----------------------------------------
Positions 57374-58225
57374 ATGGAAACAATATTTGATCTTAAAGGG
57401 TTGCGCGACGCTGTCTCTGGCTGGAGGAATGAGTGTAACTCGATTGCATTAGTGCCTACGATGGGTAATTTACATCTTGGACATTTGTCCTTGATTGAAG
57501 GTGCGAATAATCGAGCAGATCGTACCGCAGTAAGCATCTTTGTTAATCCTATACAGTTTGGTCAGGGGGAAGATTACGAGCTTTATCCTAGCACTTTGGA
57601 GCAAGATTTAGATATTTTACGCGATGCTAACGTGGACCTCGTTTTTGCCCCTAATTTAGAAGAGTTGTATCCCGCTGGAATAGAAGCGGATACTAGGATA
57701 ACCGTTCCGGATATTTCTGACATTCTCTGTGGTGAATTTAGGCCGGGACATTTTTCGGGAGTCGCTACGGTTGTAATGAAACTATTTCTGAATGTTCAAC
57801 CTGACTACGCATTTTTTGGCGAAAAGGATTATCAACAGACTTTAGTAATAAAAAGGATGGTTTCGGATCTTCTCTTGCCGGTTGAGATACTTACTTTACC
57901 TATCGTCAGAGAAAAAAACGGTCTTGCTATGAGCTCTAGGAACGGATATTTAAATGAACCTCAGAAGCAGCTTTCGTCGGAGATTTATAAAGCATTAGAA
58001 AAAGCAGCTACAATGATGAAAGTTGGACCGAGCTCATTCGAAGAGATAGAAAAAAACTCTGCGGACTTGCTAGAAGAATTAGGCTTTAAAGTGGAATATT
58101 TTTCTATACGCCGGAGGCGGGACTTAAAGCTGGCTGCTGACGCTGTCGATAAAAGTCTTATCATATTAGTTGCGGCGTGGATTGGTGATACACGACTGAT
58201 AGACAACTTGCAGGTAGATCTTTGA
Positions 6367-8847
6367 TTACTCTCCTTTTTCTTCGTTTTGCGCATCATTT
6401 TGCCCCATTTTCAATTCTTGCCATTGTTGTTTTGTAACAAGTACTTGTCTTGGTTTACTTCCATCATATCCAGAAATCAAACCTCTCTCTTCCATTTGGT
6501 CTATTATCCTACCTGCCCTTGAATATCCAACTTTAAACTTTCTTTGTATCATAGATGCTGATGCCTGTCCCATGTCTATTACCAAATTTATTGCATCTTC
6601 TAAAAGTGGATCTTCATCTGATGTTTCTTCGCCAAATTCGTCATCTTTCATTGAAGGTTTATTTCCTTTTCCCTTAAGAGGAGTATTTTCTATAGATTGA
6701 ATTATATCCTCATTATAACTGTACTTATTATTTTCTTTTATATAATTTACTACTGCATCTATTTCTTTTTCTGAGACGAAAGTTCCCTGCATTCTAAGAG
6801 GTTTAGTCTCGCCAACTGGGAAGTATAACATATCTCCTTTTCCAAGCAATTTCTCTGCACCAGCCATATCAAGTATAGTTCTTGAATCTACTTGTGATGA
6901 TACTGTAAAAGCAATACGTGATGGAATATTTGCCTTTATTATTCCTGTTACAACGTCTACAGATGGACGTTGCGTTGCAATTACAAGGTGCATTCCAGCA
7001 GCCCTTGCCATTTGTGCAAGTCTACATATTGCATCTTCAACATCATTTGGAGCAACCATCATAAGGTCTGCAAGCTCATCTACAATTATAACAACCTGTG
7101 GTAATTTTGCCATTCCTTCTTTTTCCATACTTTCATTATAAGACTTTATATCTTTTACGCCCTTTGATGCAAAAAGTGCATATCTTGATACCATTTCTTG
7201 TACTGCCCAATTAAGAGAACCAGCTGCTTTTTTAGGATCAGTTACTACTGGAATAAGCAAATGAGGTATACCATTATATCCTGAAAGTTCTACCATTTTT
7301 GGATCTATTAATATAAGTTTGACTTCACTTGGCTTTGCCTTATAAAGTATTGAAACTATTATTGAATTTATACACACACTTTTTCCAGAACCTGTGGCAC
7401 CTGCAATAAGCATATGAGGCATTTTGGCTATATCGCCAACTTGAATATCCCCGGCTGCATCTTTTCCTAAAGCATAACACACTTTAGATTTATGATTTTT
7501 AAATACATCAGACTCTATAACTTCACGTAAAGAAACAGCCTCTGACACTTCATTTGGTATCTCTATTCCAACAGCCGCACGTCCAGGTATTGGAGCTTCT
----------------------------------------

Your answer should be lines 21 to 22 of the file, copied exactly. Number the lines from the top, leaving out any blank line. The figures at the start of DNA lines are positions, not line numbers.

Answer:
7101 GTAATTTTGCCATTCCTTCTTTTTCCATACTTTCATTATAAGACTTTATATCTTTTACGCCCTTTGATGCAAAAAGTGCATATCTTGATACCATTTCTTG
7201 TACTGCCCAATTAAGAGAACCAGCTGCTTTTTTAGGATCAGTTACTACTGGAATAAGCAAATGAGGTATACCATTATATCCTGAAAGTTCTACCATTTTT